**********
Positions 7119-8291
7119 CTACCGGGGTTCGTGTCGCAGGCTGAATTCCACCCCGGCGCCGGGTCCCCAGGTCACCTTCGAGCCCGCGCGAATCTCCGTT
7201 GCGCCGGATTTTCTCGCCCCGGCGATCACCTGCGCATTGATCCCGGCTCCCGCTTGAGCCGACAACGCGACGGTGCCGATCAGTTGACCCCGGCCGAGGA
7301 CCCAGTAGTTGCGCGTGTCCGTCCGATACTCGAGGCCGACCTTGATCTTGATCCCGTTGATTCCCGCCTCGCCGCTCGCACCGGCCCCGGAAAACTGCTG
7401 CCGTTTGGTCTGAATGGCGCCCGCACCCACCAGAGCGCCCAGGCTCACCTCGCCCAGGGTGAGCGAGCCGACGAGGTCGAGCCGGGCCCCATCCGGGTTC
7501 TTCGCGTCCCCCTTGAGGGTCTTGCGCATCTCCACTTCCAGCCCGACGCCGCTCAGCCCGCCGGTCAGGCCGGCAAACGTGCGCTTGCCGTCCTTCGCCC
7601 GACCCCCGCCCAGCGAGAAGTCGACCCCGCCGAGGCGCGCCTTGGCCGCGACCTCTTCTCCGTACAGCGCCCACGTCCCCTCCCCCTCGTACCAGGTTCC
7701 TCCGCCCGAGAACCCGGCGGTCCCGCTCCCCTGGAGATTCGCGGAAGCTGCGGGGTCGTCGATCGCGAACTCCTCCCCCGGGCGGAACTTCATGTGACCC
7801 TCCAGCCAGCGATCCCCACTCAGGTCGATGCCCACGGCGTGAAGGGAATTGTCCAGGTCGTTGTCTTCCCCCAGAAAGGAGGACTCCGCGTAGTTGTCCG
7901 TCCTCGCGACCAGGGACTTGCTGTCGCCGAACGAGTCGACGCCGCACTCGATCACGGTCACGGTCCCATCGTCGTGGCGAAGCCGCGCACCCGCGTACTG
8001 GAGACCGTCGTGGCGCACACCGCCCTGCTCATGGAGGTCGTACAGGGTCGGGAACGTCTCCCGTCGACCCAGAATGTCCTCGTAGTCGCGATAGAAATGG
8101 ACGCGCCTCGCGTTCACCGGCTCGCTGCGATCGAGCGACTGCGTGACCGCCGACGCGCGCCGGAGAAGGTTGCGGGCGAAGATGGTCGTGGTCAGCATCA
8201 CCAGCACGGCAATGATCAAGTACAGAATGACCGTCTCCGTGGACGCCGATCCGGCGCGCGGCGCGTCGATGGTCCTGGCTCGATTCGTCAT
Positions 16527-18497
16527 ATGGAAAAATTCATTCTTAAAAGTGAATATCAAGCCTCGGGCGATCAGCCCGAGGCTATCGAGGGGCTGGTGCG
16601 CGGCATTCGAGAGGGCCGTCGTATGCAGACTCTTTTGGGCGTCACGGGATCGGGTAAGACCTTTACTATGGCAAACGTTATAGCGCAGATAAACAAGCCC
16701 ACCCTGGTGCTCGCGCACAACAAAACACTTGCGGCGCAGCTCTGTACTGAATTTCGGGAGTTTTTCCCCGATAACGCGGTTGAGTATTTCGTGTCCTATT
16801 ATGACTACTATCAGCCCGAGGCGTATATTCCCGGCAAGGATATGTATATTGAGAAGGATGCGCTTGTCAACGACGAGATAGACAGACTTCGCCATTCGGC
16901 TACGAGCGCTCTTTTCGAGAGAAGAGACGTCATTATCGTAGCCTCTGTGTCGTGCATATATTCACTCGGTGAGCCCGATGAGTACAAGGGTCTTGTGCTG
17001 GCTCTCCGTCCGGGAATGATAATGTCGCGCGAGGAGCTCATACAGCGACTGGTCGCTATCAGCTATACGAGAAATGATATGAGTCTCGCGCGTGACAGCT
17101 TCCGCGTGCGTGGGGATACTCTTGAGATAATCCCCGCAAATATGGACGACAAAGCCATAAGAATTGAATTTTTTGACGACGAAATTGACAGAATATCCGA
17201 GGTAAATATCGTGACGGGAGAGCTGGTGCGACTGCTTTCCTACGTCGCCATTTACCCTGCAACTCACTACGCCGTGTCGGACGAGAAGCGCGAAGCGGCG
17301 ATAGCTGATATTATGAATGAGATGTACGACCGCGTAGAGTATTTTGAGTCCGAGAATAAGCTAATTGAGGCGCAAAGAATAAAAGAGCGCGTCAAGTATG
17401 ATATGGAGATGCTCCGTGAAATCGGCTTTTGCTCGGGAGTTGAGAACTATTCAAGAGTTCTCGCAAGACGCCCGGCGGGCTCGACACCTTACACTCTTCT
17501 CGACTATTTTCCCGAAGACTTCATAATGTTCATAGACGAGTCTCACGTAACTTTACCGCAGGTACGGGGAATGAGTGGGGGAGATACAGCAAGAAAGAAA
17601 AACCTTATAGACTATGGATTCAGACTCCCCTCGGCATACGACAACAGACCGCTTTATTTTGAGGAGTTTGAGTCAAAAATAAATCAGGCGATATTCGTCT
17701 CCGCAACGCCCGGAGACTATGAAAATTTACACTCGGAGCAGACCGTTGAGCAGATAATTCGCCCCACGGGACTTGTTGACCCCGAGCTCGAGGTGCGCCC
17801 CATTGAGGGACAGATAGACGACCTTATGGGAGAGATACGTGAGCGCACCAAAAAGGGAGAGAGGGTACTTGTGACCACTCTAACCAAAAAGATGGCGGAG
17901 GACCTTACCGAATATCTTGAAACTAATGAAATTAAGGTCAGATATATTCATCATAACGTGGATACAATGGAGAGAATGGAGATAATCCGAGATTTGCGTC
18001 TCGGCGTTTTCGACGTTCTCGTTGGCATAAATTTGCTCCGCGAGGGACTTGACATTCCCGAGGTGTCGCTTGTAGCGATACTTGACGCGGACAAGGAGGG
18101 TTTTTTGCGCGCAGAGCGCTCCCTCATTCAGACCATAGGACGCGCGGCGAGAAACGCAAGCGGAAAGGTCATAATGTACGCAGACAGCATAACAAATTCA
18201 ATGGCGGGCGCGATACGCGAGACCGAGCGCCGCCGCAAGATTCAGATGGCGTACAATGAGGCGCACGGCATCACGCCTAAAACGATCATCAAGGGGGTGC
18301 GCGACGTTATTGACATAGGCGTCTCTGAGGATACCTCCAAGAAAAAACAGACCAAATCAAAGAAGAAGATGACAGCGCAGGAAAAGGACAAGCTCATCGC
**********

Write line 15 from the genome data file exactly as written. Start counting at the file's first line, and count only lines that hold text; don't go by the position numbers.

16527 ATGGAAAAATTCATTCTTAAAAGTGAATATCAAGCCTCGGGCGATCAGCCCGAGGCTATCGAGGGGCTGGTGCG